the chroma, the permanence of the hue, and a reference to the mixing table. This specific mixing table I `have shown in Fig. 4 and from this table, there is shown the proportions ofrnixture 'to obtain the tone as indicatedopposite each'of the color cards I6. Furthermore, the indicia upon this reference page indicates the hue that'is the complement o f the oneselected andalso shows which hues combinejwith this specific hue for obtaining either the balanced three tone harmony orr a balanced four tone harmony in conjunctionfxwith this hue.

Thus all ofthe necessary indicative references are listed upon the pages 18 and I9 with respect to theA hues shown on the color tone cards I6 and I1 respectively. Referring to Fig. 5fof the drawings, it will be noted that upon the back of the color tone card I6,an'din this specific instance, the one having the lower value has printed upon its rearward side an identification number. The first two numbers, including the lzero, identify the hue painted upon the forward The third number indiside of the color card I6. cates the chroma of that particular tone and the last number indicates the `tone number as applied to the mixing table. Thus, an individual card has thereon the identification necessary to convey the descriptive properties of the particular hue with reference to the directory and its basic characteristics may be found by reference to the numbers upon the back of the color tone card.V

Any card within either the directory II or I2 may be removed by sliding the portion I5 of the binding element until the shorter end is out of engagement with the tubular standard I4, and each card in the directory is supported upon three of thesebinding elements. Thus a card may be detached from the directory and used asl a reference or matching unit. Thus-every characteristic of an individual color or tone is ascertainy able within my directory.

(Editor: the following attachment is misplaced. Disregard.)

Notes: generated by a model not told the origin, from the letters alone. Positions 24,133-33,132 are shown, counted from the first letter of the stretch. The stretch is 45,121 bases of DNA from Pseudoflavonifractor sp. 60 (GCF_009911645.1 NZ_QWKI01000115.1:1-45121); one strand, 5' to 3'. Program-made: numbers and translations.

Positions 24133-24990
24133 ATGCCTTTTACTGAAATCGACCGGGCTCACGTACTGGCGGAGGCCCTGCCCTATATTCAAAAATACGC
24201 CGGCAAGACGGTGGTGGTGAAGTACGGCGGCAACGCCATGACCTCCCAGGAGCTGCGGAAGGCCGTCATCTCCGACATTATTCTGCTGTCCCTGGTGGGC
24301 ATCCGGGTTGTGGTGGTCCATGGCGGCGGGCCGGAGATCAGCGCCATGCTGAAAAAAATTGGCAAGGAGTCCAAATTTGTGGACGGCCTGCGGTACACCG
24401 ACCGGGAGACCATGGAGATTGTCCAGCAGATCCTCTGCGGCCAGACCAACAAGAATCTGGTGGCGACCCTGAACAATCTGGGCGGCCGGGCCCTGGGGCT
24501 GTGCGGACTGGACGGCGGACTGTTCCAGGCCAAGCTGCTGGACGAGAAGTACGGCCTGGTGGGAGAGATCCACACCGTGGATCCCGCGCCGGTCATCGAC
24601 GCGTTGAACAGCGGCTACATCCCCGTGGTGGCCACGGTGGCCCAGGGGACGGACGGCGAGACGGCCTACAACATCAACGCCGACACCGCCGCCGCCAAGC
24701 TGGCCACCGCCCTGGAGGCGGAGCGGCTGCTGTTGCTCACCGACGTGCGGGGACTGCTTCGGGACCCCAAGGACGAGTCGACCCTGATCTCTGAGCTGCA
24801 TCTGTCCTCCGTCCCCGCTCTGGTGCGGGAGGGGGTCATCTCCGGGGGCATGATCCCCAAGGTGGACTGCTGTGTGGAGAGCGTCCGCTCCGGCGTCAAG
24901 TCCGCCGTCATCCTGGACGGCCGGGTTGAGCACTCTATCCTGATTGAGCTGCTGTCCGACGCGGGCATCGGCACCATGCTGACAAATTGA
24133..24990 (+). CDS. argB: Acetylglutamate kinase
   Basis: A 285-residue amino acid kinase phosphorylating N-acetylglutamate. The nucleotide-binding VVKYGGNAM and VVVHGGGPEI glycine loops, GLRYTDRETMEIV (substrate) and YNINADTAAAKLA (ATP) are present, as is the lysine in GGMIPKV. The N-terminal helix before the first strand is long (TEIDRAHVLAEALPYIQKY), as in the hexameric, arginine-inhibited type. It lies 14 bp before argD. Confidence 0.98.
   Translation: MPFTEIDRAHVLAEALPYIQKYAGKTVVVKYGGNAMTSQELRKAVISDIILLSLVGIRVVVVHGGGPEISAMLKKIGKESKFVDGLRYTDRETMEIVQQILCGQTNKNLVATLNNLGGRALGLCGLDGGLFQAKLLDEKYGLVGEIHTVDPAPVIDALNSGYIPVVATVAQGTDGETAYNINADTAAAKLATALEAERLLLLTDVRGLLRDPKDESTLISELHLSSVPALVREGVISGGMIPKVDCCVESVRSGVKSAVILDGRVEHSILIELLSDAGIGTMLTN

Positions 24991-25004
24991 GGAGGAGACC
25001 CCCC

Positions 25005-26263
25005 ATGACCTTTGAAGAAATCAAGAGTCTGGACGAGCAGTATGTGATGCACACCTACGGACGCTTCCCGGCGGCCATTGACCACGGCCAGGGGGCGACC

tainingA tone 2 which identifies o n'"the reference page 18 the tone of the lowervalued card I6,

the ratio between oil color or like and white is l 1 to l. In graduating to the tone of the next highest value, the proportion of white to the basic color is 3 to 1. For obtaining the next highest value, the proportion of white, or value reducing agent, to the basic color is 7 to 1, and so the` colors color tone may be produced accurately at-any time and everyone using my directory and method will be assuredv of a color having a tone value that is constant and xed in every other directory and for every other use. My directory accurately gives the complementary hue which cannot beA accomplished by mixing visual comparison, and' in the case of balanced three tone and four tone harmony, it is very diiiicult to ascertain visually the proper hues making up a harmonious combination. A With the methods now employed, it' is merely a matter of trial and error with no pre= cision and accuracy. In fact, the balanced color harmony is left to the eye of the decorator, painter or the like. With my method, the. accurate and precise hues are'listedthat-balance and harmonize with the given or base hue. Heretofore, when a certain color. had been selected, it was impossible to accurately and quickly reproduce the tone desired. With my method, the tone selected can be accurately and quickly reproduced with the references given, andA without any guess work or 4experimentation, thaty tone can be reproduced at any time with precise resultsand accurate toning quality. This phase has heretofore been one of the mostv difficult to accomplish where colors ,and tones are concerned. My method provides for -the precise graduations of values uniformly throughout the color spectrum which hitherto has been impossible and. by following my formula for the progression of values, absolute uniformity of color vvariation is attained.